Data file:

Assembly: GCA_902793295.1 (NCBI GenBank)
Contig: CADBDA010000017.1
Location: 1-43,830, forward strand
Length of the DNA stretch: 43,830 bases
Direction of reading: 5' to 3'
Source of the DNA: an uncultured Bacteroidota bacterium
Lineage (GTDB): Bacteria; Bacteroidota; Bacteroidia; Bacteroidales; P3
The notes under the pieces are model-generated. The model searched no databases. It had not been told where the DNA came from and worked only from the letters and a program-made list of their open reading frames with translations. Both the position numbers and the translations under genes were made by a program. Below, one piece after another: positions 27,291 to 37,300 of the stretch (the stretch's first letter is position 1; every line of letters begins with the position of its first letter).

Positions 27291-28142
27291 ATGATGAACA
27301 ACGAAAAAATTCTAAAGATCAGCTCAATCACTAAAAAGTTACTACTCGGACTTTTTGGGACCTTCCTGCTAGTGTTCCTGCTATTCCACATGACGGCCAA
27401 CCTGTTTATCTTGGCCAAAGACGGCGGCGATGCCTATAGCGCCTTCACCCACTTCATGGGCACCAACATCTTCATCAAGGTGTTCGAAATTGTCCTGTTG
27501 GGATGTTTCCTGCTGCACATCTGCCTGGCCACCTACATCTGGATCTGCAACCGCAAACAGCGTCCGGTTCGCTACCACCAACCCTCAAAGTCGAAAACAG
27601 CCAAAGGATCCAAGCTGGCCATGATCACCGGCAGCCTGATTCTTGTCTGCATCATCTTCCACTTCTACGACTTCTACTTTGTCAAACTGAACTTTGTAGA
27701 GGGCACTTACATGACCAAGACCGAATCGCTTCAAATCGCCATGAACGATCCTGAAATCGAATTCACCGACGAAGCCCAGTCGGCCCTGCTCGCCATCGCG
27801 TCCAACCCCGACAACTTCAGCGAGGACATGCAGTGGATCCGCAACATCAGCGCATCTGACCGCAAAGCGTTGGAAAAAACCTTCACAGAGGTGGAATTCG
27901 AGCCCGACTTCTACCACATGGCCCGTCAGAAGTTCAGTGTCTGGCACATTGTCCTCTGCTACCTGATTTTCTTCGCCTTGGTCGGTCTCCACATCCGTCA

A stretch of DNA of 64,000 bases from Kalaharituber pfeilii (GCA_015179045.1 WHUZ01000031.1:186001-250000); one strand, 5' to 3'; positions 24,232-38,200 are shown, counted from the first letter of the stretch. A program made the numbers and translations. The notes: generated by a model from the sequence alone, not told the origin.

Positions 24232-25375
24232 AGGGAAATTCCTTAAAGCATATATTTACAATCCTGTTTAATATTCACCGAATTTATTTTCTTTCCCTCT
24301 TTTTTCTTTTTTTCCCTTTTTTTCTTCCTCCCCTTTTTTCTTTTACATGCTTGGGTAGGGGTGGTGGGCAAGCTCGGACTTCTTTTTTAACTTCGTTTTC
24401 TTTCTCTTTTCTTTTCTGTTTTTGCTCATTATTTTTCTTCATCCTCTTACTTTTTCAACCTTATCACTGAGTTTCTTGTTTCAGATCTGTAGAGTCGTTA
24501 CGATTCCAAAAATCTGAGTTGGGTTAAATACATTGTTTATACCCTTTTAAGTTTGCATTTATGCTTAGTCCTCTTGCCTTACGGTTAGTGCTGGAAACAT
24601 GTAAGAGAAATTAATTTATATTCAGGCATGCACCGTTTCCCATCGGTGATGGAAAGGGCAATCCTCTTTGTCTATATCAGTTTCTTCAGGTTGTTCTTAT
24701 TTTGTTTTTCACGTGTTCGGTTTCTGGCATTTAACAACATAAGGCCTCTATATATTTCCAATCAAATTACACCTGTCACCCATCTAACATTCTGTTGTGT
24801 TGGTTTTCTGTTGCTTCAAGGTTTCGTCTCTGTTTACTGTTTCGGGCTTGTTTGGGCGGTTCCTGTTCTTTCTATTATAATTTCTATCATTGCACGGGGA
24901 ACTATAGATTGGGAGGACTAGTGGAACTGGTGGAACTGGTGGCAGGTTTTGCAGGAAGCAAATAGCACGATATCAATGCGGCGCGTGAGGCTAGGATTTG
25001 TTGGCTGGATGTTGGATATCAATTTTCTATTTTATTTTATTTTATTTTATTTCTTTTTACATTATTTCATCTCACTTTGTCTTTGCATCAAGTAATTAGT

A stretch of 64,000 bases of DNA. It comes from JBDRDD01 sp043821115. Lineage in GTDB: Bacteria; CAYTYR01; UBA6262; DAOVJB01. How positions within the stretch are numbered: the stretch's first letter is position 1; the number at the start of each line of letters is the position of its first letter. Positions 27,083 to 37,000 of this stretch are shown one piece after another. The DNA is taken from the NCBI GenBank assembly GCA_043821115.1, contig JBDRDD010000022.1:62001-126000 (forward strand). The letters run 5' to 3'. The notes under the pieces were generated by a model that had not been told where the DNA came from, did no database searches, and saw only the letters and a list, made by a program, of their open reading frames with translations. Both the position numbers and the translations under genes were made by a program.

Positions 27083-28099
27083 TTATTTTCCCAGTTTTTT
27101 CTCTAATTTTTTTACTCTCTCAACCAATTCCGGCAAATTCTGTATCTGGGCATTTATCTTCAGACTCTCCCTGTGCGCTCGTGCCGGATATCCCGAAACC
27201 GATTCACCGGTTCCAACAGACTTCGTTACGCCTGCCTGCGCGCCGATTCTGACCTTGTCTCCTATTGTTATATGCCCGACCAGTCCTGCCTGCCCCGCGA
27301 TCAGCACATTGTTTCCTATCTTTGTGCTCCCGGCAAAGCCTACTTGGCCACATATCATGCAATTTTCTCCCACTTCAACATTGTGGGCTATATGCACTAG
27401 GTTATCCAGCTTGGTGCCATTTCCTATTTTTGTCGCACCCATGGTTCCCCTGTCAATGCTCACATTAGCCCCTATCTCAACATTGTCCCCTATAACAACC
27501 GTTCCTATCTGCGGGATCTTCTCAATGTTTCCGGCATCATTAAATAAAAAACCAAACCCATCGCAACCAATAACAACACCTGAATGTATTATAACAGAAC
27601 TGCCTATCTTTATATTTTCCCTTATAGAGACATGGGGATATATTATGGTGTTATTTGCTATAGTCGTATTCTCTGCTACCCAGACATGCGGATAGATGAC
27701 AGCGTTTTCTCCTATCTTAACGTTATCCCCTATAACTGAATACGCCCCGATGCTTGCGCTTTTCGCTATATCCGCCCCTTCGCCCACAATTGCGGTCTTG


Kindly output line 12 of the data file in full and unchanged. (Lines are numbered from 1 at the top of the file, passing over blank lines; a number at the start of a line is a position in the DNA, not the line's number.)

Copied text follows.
27401 CCTGTTTATCTTGGCCAAAGACGGCGGCGATGCCTATAGCGCCTTCACCCACTTCATGGGCACCAACATCTTCATCAAGGTGTTCGAAATTGTCCTGTTG